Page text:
Main content area

Differential seedling performance and environmental correlates in shrub canopy vs interspace microsites

Boyd, C. S., Davies, K. W.
Journal of arid environments 2012 v.87 pp. 50
Agropyron cristatum, Artemisia tridentata subsp. wyomingensis, Pseudoroegneria spicata, canopy, environmental factors, fire ecology, leaf area, microhabitats, plant communities, plant density, seedlings, seeds, semiarid zones, shrubs, soil color, soil temperature, wind erosion, Oregon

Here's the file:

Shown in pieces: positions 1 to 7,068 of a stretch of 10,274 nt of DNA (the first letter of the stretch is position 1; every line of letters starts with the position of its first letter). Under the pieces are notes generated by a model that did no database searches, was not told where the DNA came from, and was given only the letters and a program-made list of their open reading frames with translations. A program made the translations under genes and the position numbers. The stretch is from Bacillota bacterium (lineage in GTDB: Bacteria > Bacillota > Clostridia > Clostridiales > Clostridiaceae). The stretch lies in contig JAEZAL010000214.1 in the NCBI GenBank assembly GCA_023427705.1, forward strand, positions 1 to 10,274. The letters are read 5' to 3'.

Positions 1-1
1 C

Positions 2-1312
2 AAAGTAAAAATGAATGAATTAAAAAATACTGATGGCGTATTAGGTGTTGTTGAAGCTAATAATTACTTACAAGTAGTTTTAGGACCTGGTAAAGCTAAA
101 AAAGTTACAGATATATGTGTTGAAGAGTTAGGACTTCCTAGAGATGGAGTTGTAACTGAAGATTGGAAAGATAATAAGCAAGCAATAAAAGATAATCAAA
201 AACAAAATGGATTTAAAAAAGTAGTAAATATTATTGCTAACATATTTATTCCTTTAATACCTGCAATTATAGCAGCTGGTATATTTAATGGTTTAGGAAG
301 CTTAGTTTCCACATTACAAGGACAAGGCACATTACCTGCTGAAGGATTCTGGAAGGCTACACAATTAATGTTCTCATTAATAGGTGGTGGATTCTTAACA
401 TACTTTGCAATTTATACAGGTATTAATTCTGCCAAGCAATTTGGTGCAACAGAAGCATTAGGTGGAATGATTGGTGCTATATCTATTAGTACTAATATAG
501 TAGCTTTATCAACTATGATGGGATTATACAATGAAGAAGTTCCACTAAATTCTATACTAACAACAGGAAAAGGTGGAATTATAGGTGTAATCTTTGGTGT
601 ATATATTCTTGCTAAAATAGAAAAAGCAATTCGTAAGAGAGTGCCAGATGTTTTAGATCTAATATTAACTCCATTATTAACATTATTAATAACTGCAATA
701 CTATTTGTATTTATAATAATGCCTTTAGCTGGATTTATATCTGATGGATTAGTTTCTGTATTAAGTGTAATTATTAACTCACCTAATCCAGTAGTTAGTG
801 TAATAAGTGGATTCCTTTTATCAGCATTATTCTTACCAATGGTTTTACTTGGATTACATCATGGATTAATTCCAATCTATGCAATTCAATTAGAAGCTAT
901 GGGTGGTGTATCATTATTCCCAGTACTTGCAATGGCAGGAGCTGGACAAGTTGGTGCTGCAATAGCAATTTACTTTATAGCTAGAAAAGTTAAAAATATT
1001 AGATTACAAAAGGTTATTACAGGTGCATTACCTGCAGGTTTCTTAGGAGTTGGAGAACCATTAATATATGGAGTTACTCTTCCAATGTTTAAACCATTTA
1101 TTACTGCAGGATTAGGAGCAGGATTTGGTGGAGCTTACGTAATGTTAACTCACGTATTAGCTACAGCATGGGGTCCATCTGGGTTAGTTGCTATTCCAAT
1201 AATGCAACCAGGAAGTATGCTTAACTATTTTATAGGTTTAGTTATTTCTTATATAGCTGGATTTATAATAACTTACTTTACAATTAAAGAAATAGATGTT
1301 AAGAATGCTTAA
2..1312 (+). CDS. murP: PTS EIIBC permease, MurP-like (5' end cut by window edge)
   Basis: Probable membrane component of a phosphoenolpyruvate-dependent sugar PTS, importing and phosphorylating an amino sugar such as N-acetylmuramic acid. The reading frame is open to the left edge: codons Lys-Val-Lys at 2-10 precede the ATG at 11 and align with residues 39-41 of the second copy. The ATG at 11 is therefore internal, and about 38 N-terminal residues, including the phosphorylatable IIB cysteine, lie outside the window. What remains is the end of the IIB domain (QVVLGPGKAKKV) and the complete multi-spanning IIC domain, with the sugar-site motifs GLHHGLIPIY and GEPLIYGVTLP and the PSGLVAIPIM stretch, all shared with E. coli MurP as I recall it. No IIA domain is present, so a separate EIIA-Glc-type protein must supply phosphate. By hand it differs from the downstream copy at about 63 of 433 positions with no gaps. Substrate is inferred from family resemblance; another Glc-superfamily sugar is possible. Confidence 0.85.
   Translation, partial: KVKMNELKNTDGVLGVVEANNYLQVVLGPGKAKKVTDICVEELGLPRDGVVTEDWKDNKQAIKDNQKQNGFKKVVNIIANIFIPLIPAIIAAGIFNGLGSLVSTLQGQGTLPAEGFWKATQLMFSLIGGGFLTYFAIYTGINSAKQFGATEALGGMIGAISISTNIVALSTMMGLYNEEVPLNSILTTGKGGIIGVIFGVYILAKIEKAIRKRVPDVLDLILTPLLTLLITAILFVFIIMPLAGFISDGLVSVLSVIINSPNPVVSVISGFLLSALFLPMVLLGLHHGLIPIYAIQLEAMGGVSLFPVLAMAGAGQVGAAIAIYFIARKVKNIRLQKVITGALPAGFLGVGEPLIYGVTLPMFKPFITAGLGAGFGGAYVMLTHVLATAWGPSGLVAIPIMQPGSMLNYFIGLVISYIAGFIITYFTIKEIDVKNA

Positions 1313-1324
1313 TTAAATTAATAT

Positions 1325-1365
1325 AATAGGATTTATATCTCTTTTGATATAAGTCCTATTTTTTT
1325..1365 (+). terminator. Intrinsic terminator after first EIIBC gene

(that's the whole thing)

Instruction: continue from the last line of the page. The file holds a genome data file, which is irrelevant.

Shrubs in semi-arid ecosystems promote micro-environmental variation in a variety of soil properties. We compared post-fire seeding success and soil variables between shrub (“under-canopy”) and interspace locations for hand-seeded bluebunch wheatgrass (Pseudoroegneria spicata) and crested wheatgrass (Agropyron cristatum) in Wyoming big sagebrush (Artemisia tridentata) plant communities in southeast Oregon, U.S.A. We burned 5, 20 x 20 m sites in October, 2009 and established paired under-canopy and interspace micro-transects. Transects were seeded to bluebunch wheatgrass (193 seeds/m) or crested wheatgrass (177 seeds/m). We monitored seedling density in 2010, and measured soil-related environmental variables. Seedling density was 69% higher for crested wheatgrass and 75% higher for interspace locations. Decreased density in under-canopy was associated with wind erosion of seeds. Tiller and leaf area production were over twice as high (p < 0.05) in under-canopy locations. Six of 24 soil variables differed (p < 0.10) between locations. These six variables, particularly soil color and soil temperature, explained 19 - 32% of variation in seedling performance. Shrub effects on seeding success are complex and interact with abiotic disturbances, but patterns of increased seedling performance in under-canopy locations and their relationships to soil variables may suggest tactics for increasing success of restoration practices.